And à propos Islamic world: my other non-fiction favourite last year has been »Die gespaltene Republik« (The Divided Republic), a history of the Turkish republic in which Çiğdem Akyol draws a rich and unbiased picture of one hundred years of a chequered and troubled development with steps forward and backward, with achievements and hope but also with tragedy and pain.

When I don’t spend as many words on Akyol’s book here as I’ve just done on Maccoby’s works, this doesn’t signify any difference of appreciation (rather I’m feeling a bit concerned about my readers’ patience …). It’s well-written, it’s up-to-date and, perhaps most importantly, Akyol manages to give us a view on developments and protagonists from more than one angle, something that I sorely miss in our public debates today.

(Unfortunately, this book hasn’t been published in English yet but it deserves to be.)

New Objectivity versus Surrealism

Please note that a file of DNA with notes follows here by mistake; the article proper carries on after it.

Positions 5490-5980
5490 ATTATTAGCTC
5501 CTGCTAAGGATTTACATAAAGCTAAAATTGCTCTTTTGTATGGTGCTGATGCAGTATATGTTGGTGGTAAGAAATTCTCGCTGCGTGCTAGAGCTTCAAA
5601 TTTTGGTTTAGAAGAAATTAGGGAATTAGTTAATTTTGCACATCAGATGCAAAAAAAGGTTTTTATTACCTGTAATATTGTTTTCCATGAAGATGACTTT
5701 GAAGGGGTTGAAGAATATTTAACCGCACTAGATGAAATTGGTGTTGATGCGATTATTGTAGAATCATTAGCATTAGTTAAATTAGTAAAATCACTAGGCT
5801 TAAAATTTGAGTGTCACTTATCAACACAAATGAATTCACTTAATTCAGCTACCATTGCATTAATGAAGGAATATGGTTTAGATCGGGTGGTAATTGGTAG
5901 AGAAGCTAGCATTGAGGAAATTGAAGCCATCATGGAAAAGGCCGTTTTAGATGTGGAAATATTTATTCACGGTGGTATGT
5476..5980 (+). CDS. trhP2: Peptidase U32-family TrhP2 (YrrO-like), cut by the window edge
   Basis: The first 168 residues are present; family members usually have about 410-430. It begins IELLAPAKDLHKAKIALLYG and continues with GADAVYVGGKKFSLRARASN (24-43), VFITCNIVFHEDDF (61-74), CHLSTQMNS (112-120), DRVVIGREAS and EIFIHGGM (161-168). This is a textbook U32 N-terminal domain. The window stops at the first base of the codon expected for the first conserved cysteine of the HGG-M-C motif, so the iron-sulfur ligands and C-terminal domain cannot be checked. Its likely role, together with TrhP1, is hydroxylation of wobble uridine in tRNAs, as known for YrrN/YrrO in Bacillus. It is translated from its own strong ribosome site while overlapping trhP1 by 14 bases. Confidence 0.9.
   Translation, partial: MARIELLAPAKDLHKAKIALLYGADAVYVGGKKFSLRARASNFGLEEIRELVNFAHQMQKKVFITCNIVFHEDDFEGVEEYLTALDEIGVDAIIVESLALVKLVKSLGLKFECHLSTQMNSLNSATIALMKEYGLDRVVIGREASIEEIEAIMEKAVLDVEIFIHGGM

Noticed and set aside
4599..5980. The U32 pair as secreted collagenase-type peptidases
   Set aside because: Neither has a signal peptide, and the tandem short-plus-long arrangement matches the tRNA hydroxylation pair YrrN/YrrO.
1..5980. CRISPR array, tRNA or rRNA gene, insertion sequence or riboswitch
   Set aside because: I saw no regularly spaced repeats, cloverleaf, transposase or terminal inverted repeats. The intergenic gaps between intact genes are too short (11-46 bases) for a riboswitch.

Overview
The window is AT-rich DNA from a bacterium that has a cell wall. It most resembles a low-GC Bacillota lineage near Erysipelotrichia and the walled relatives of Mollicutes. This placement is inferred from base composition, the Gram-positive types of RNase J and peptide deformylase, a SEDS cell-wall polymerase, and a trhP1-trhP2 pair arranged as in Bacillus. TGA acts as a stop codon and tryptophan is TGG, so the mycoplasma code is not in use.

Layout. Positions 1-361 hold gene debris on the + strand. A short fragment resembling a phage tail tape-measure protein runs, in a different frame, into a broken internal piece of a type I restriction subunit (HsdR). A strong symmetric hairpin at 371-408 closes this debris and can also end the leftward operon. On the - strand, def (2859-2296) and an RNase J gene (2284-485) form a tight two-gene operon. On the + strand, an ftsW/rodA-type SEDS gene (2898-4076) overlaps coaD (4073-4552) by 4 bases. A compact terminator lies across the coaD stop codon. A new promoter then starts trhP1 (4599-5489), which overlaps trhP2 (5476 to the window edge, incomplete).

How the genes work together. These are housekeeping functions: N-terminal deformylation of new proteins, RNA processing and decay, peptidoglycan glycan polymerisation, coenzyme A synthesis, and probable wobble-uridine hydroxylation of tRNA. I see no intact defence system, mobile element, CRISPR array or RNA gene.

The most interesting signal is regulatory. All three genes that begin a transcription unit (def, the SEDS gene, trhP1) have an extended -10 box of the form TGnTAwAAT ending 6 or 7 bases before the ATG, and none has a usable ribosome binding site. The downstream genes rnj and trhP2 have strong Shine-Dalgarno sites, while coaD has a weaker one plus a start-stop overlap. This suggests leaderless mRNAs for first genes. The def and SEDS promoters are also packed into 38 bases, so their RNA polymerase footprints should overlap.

As for fiction, my literary 2023 is not associated with a discovery that had an impact on me like some of the previous years’ favourites.

But there were good reads. Hermann Kesten, for example, had been on my »To Read« list for a very long time and I’d stumbled upon his name again and again before, last year, I finally read two of his novels: »Glückliche Menschen« and »Die Abenteuer eines Moralisten«, the former pre-war and the latter from 1961. Kesten not only belonged to the many authors and artists who fled Nazi Germany in the 1930s but was conspicuous as a tireless editor, publisher and promoter of other exiled authors.

Er wusste, es war ein Aberglauben, unglückliche Menschen für gefährlich zu halten. Die Glücklichen sind gefährlich. Die Glücklichen werden übermütig und toll. Die Glücklichen schweifen aus! Die Glücklichen verzweifeln! Die Glücklichen morden! Die Glücklichen sind fürchterliche, unerträgliche Wesen, unerbittlich und mörderisch wie schlechte Paßfotographien der Götter, der ewig Glücklichen!

(Hermann Kesten, »Glückliche Menschen«)